TIFF Daily Round-up: Day 3
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TIFF Daily Round-up: Day 3

253.jpgOh dear!
After reading another Torontoist’s reappraisal of Frankz, while dashing to the Ryerson to catch Werner Herzog’s Rescue Dawn we stopped in to pick up a couple of hot dogs, thinking it would take less than 15 minutes, and found ourselves trapped for what felt like hours. Despite being quiet, the few customers in front of us had their orders confused, which took far more dialogue between staff and customers than it really required. By the time they reached our order, they chose to have (despite being literally begged to just give us two hot dogs with ketchup) a lengthy discussion about the next order after ours, before putting mushrooms on both of our dogs (this was the only thing they managed to do speedily, sadly.) Once we got our wrong dogs, a task that would have taken literally seconds at a comparatively busy stand (for at several dollars less), we had no time to eat them, and couldn’t (we didn’t want mushrooms!) We gave them to a homeless person, so someone got something out of it.
We feel rather sorry for Frankz, the customer service industry is very hard, we just don’t anyone else to try and grab a dog mid-festival and have to rush off with an empty stomach either. Stick with the stands!
Post Rescue Dawn we managed to hit the Film Circuit party. While it’s true Torontoist chose to hit perhaps the least flashy tickets in town (we’d choose Herzog over the media circus surrounding Brad any day) we did see Jean-Marc Vallée (director of C.R.A.Z.Y.) having a lovely time. We did too, though we arrived too late for any food…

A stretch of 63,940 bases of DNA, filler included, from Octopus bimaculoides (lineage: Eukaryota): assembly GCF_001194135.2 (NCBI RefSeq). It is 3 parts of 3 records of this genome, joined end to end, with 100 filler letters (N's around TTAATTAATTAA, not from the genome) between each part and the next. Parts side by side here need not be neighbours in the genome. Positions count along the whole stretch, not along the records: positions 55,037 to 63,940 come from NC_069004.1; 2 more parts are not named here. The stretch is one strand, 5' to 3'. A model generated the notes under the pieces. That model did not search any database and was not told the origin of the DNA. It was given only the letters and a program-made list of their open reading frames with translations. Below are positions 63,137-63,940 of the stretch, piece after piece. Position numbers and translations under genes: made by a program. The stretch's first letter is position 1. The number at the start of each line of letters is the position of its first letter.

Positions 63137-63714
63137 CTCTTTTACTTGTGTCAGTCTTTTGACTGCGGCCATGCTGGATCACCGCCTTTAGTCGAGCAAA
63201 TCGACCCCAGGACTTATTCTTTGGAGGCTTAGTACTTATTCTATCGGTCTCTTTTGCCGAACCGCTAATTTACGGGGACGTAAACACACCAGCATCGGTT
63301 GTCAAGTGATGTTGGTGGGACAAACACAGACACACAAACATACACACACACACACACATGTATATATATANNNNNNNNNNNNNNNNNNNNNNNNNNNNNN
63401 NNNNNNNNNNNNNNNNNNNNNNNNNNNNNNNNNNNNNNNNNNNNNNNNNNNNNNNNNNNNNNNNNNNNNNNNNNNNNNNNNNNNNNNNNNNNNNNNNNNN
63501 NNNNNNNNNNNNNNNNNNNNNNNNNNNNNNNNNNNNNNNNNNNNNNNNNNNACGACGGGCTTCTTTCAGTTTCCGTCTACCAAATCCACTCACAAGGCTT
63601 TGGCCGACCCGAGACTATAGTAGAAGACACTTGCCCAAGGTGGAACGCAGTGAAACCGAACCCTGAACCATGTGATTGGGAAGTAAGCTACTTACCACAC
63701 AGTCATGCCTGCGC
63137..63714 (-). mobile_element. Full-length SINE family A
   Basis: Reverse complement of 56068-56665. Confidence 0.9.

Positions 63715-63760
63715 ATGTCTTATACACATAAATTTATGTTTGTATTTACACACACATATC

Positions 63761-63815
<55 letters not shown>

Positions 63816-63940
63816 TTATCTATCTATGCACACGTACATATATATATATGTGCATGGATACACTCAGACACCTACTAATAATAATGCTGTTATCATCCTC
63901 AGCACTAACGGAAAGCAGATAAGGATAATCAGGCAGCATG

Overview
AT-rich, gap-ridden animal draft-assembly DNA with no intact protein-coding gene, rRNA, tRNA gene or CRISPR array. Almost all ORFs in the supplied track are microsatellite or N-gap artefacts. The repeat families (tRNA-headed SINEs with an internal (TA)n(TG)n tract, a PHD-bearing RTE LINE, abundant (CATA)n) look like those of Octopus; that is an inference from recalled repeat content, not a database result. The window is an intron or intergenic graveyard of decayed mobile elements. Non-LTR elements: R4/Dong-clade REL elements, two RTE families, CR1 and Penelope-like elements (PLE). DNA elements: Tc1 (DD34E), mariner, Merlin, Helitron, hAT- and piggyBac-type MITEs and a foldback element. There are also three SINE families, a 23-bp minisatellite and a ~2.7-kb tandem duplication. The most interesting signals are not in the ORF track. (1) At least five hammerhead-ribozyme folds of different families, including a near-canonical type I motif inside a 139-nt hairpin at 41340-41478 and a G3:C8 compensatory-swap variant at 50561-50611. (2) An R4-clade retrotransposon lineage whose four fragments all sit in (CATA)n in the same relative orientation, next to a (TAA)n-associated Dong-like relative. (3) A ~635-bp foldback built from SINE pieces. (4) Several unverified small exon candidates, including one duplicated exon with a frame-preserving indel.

So, day three’s viewing:
Taxidermia: György Pálfi’s latest is perhaps the most repulsive film we’ve ever seen, but never have we seen such disgusting things (sex with a dead pig, speed eating followed by copious vomiting, taxidermy) displayed in such an astoundingly beautiful way. As a history of three generations of men, this is an amazing piece of work, but do you have the stomach for it? 4/5
Shorbus: Perhaps the only hardcore film to also be an examination of post-9/11 New York, this is an rather disjointed exploration of the search to discover our personal needs (mostly sexual). The characters were created by the cast over a year or so of improvisation, but most of the plot threads seem to peter out, making the triumphant final scene questionable. The sex scenes actually seem rather unnecessary too, with the heart of the film most apparent when characters bare their souls, not their asses. 2/5
Rescue Dawn: Werner Herzog is a filmmaker almost beyond classification, but it initially feels rather a shock to see this, a hollywoodization of his earlier documentary, Little Dieter Needs to Fly. So harrowing (and then so feel-good) that it’s almost impossible to believe, you still get wrapped up in a note perfect narrative and astounding performances. On the basis of what Christian Bale goes through, that dude has to be some sort of masochist or something. 4/5